Today, some Karuk people still wear moccasins or shell jewelry, but they wear modern clothes like jeans instead of kilts or grass skirts.

What was Karuk transportation like in the days before cars? Did they paddle canoes?
Yes-- the Karuk tribe traveled in dugout canoes. These canoes were made by hollowing out redwood logs. The Karuks didn't have many redwood trees in their territory, so they usually traded for canoes with their Yurok neighbors, who were well-known for their canoe-making skill. Here is a website with pictures of different Native canoes. Canoeing is still popular among California Indians, though few people carve a dugout canoe by hand anymore. Today, of course, Karuk people also use cars... and non-native people also use canoes.

What was Karuk food like in the days before supermarkets?
The Karuks were fishing people. Karuk men caught salmon and other fish, and also went hunting for deer and small game. Karuk women gathered acorns and ground them into meal to make bread and soups, as well as collecting berries, nuts, and other plants. Here is a website with more information about Native food.

What were Karuk weapons and tools like in the past?
Karuk hunters used bows and arrows or snares. Karuk fishermen used nets and spears. The Karuk didn't go to war very often. They had a complicated legal system and sued each other when they felt wronged, like Americans do today. But occasionally Karuk men would fight duels with clubs (usually not to the death.) Here is a website of pictures and information about Native American weapons.

What are Karuk arts and crafts like?
Karuk artists are known for their basketry and woodcarving arts. Here is a picture of a beautiful Karuk basket hat.

What other Native Americans did the Karok tribe interact with?
The Yurok tribe was the closest traditional ally of the Karoks. Yurok and Karok people were frequent trading partners and sometimes intermarried, so many people were bilingual in their two languages. The Karoks also liked to trade with the neighboring Hupa and Tolowa tribes.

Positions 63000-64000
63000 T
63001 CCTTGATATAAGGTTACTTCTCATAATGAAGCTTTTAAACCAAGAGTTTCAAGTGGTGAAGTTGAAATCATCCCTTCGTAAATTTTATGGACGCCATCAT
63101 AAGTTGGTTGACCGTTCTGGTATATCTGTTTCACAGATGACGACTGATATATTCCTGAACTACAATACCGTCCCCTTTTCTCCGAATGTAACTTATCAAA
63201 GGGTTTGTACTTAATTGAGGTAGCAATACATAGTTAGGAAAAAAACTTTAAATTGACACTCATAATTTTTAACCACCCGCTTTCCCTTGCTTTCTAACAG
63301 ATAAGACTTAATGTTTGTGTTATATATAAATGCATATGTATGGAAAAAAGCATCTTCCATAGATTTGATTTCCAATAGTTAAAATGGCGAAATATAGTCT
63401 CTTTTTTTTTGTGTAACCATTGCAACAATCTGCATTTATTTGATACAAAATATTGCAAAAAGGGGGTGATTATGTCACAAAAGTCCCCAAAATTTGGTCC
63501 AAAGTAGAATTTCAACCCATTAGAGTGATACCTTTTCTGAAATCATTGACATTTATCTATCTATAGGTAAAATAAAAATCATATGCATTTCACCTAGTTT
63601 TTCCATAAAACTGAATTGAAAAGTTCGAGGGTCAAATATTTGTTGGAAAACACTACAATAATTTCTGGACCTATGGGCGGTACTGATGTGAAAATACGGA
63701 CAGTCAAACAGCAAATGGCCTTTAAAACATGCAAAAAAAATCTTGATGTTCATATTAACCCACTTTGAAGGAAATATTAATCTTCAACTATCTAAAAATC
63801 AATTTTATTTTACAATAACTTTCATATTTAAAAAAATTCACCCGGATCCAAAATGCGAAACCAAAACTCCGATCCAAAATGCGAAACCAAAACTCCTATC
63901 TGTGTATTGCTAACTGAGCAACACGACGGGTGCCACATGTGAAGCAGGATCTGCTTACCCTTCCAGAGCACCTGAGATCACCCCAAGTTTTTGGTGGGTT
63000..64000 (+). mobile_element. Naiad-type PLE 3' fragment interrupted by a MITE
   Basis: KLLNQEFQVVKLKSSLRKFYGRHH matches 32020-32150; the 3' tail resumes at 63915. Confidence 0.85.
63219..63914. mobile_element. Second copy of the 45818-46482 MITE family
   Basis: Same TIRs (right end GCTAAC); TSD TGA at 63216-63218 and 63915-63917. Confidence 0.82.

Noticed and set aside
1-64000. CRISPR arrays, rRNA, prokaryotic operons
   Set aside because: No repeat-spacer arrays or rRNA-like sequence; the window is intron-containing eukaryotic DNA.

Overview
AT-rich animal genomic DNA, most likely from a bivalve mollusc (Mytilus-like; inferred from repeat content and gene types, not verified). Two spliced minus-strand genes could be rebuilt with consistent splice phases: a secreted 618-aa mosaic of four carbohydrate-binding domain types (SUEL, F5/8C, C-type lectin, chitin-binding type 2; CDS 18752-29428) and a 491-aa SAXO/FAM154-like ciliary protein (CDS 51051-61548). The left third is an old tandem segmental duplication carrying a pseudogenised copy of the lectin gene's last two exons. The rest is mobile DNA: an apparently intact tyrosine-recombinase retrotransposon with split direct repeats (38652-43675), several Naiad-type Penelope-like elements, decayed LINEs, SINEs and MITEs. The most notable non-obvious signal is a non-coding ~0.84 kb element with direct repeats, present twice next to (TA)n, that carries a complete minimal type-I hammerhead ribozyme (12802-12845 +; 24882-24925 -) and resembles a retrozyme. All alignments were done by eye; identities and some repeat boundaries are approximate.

What kinds of stories do the Karuks tell?
There are lots of traditional Karuk legends and fairy tales. Storytelling is very important to the Karuk Indian culture. Here is a story about the origin of fire. Here's a website where you can read more about Karuk myths.

What about Karuk religion?
Religions are too complicated and culturally sensitive to describe appropriately in only a few simple sentences, and we strongly want to avoid misleading anybody. You can visit this site to learn more about Karuk religious traditions or this site about Native American religions in general.

Can you recommend a good book for me to read?
If you want to know more about Karuk culture and history, one good source is Karuk: The Upriver People. Younger kids may enjoy Fire Race, a picture book based on a Karuk Indian myth. Two good books for kids on California Indians in general are California Native Peoples and Native Ways; a more in-depth book for older readers is Tribes of California. You can also browse through our recommendations of American Indian books in general.

How do I cite your website in my bibliography?
You will need to ask your teacher for the format he or she wants you to use. The authors' names are Laura Redish and Orrin Lewis and the title of our site is Native Languages of the Americas. We are a nonprofit educational organization working to preserve and protect Native American languages and culture. You can learn more about our organization here. Our website was first created in 1998 and last updated in 2015.

Thanks for your interest in the Karuk Indian people and their language!

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Learn More About The Karoks

Karok Indian Tribe
An overview of the Karok tribe, their language and history.

Karok Language Resources
Karok Indian language samples, articles, and indexed links.

Karok Culture and History Directory
Related links about the Karok Native Americans past and present.

Karok Words
Karok Indian vocabulary lists.